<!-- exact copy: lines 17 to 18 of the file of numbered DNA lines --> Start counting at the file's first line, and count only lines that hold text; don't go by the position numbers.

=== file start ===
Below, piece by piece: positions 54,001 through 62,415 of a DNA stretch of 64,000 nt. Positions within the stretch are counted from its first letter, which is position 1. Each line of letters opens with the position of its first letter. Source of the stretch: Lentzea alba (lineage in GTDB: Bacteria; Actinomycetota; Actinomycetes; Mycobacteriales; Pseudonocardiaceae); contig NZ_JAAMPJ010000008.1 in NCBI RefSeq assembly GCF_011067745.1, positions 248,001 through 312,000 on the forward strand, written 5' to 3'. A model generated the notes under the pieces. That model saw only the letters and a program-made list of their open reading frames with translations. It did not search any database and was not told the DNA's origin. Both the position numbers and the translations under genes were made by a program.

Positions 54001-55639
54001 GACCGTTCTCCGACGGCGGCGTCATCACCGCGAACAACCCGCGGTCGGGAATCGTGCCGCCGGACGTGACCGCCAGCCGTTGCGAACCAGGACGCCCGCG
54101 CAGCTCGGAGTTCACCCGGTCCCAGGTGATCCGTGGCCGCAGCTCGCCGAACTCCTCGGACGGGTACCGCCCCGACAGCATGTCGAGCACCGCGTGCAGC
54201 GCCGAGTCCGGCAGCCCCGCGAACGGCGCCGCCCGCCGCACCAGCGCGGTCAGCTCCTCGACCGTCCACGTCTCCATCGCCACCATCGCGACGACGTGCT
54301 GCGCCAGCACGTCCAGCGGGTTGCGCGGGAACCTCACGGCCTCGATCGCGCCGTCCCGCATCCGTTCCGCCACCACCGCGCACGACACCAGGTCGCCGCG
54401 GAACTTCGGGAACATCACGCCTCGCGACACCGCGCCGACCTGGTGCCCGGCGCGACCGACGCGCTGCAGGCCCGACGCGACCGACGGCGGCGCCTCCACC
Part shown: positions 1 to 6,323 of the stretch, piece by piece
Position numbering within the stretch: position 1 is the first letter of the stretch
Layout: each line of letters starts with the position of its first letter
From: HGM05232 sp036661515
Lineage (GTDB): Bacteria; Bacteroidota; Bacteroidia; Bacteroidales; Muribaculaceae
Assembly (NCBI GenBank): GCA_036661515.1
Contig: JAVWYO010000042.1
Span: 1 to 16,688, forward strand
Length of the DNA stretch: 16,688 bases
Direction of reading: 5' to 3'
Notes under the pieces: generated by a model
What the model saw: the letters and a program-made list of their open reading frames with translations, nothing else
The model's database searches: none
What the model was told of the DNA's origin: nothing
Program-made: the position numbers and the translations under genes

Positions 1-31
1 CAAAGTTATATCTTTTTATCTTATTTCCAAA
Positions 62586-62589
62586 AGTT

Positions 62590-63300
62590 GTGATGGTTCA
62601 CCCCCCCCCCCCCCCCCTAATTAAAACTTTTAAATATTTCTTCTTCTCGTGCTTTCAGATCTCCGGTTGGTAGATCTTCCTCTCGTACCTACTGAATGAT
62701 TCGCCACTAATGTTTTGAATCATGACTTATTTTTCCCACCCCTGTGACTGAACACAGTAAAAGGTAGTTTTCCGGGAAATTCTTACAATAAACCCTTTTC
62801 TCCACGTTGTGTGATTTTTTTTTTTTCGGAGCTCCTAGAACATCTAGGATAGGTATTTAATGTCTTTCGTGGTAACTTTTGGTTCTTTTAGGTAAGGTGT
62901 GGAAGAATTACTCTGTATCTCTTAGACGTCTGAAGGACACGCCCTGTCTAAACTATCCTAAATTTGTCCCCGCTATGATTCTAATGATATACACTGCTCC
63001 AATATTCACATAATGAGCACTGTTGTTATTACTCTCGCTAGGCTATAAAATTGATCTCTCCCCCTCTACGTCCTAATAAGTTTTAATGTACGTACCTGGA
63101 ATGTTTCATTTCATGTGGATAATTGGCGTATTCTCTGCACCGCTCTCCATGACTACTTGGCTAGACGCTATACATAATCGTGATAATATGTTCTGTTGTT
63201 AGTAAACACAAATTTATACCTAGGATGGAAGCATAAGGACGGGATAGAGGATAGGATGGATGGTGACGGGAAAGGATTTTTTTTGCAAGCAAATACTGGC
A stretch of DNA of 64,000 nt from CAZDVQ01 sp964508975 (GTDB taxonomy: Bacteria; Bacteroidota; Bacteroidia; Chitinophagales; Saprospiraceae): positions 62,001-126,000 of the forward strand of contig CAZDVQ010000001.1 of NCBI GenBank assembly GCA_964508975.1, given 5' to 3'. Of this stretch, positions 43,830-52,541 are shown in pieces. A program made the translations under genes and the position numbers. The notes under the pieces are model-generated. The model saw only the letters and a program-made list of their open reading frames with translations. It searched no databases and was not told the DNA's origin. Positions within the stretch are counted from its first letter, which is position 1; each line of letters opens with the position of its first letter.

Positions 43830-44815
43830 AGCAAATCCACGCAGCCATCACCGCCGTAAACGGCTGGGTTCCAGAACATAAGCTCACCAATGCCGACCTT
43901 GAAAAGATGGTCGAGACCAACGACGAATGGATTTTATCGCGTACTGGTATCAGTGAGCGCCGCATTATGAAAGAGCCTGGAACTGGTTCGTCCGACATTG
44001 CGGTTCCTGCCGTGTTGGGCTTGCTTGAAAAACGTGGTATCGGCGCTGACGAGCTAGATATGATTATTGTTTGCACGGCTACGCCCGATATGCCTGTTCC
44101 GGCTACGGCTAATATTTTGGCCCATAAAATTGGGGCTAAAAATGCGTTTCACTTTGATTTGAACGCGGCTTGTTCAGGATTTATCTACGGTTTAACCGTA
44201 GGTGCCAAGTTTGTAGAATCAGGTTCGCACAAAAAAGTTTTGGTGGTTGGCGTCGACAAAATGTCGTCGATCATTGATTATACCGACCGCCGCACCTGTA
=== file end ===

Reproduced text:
Direction of reading: 5' to 3'
Notes under the pieces: generated by a model